- Per Minute Plan: The Per Minute Plan pricing allows you to pay for features and calls on a monthly basis. You can customize your account with this plan by building your own feature package: starting off with a basic set of popular business phone features at $49.95 per month, you can then add (and delete) additional features as needed. Calls cost 2.9 cents per minute (and 3.9 cents per minute for inbound calls to toll-free numbers). Extension to extension dialing, in-house calling, and SIP-to-SIP calls are all free. You won't be charged when adding users or phones on this plan; you simply pay for the calls that those phones make.
- Per User Plan: The Per User Plan offers unlimited Standard Area Calling for $18.95 per person per month (the Standard Calling Area covers the continental U.S. and 14 other countries). This plan enables customers to set up an unlimited amount of calling features like voicemail boxes, groups, and auto attendants; additional features like conference suites and call queues can be bought a la carte. Call recording is also included in this plan.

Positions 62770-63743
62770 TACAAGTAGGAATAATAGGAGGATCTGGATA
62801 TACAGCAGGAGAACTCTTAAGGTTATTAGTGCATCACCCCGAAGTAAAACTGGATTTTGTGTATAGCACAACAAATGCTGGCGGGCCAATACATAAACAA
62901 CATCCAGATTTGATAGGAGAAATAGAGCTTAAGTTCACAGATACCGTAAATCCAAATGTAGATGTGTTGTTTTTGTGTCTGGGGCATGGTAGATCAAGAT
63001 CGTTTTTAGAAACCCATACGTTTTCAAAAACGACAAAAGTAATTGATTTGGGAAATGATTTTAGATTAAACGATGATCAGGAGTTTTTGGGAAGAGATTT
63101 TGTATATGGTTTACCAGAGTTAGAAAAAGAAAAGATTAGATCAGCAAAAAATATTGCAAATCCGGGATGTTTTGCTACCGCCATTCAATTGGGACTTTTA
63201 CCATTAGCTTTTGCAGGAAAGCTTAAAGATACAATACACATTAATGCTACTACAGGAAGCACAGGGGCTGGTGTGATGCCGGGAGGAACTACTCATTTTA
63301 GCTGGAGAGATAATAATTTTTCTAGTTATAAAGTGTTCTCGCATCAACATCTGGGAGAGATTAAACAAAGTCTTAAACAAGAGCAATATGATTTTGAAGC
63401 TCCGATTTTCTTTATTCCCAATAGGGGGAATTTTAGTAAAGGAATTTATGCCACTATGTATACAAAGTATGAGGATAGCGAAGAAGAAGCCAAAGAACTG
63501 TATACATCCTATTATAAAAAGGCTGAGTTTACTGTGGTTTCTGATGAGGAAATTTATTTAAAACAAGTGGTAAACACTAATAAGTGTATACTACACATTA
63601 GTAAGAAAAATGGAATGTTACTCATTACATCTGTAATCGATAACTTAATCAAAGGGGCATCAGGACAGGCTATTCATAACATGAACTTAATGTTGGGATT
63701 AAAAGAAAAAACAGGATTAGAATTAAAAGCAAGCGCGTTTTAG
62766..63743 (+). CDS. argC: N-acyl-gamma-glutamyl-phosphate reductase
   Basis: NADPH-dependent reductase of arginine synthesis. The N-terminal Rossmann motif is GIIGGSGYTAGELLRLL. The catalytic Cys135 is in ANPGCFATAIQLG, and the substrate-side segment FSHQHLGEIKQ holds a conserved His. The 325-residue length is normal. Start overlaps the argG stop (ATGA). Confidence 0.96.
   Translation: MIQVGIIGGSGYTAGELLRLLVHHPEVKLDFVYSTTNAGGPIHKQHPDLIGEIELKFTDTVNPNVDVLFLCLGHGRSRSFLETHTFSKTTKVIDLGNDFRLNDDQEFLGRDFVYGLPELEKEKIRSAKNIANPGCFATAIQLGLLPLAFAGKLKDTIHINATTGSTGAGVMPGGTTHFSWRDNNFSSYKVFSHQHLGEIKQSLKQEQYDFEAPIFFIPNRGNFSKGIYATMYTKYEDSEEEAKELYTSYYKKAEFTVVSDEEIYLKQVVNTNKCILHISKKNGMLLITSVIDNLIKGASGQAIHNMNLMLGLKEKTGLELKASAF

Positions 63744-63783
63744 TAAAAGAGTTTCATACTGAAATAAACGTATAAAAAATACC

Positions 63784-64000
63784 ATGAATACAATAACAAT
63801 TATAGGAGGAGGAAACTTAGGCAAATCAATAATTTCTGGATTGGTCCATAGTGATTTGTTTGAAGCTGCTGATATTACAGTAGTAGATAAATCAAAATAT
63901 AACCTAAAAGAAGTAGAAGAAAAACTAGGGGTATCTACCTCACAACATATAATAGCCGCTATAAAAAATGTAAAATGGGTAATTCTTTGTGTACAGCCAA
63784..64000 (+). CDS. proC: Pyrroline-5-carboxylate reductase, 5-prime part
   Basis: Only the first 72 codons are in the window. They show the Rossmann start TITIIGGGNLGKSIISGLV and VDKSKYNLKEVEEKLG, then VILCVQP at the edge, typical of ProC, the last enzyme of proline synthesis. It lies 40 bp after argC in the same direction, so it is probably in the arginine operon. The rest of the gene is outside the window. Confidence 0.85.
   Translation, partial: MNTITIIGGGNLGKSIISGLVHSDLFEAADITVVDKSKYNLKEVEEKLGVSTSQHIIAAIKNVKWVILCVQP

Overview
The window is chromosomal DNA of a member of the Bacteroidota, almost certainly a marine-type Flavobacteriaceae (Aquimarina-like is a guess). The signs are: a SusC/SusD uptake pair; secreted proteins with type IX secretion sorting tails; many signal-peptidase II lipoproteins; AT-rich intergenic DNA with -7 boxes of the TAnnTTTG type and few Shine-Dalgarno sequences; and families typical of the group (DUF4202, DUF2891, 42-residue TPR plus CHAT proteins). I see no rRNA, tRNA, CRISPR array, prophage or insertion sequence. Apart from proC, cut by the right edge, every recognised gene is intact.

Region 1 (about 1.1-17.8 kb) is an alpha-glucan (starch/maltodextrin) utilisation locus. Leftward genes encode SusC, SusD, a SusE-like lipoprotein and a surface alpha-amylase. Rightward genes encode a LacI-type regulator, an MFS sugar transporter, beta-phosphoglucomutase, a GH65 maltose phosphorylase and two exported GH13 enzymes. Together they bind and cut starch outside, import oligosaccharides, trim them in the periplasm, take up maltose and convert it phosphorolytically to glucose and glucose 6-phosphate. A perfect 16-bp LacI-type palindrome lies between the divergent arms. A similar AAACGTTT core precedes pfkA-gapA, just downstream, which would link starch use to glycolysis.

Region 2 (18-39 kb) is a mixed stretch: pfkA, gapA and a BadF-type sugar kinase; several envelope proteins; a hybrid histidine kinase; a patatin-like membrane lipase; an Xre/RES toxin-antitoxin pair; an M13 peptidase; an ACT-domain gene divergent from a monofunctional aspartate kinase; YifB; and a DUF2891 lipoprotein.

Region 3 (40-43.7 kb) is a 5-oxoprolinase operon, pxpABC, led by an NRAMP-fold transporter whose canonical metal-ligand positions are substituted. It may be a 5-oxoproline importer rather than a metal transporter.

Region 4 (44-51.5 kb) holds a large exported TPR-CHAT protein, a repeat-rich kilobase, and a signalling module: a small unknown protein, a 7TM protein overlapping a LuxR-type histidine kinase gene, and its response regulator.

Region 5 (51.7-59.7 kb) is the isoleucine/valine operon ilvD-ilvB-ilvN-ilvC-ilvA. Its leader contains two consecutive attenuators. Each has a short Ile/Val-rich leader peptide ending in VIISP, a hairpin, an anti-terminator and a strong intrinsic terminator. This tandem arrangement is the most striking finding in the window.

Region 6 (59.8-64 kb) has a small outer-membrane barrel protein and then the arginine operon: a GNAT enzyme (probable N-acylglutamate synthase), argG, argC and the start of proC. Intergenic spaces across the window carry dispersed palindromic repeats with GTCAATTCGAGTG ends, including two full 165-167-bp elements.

OnSIP and Ooma differ significantly in the kinds of features they offer, but they do overlap in basic areas. Both services offer auto attendants, ring groups, music on hold, HD voice, and conference bridges as a part of their respective packages.
One fundamental difference between OnSIP and Ooma is scalability. Ooma's service maxes out at 20 users per phone system. OnSIP, however, has no ceiling on the number of users that can be deployed on its phone system. If your business is in a growth heavy phase, ask yourself if you ever see your company employing more than twenty people. If this is the case, Ooma may not be suitable for your needs.
OnSIP advertises geographic redundancy on its website. Geographic redundancy is when a service provider has more than one data center to route its calls through. If there's a problem with one of the data centers, the service provider can simply route traffic through another data center, leading to no downtime for the customer. With data centers in New York and Los Angeles, OnSIP is entirely geographically redundant.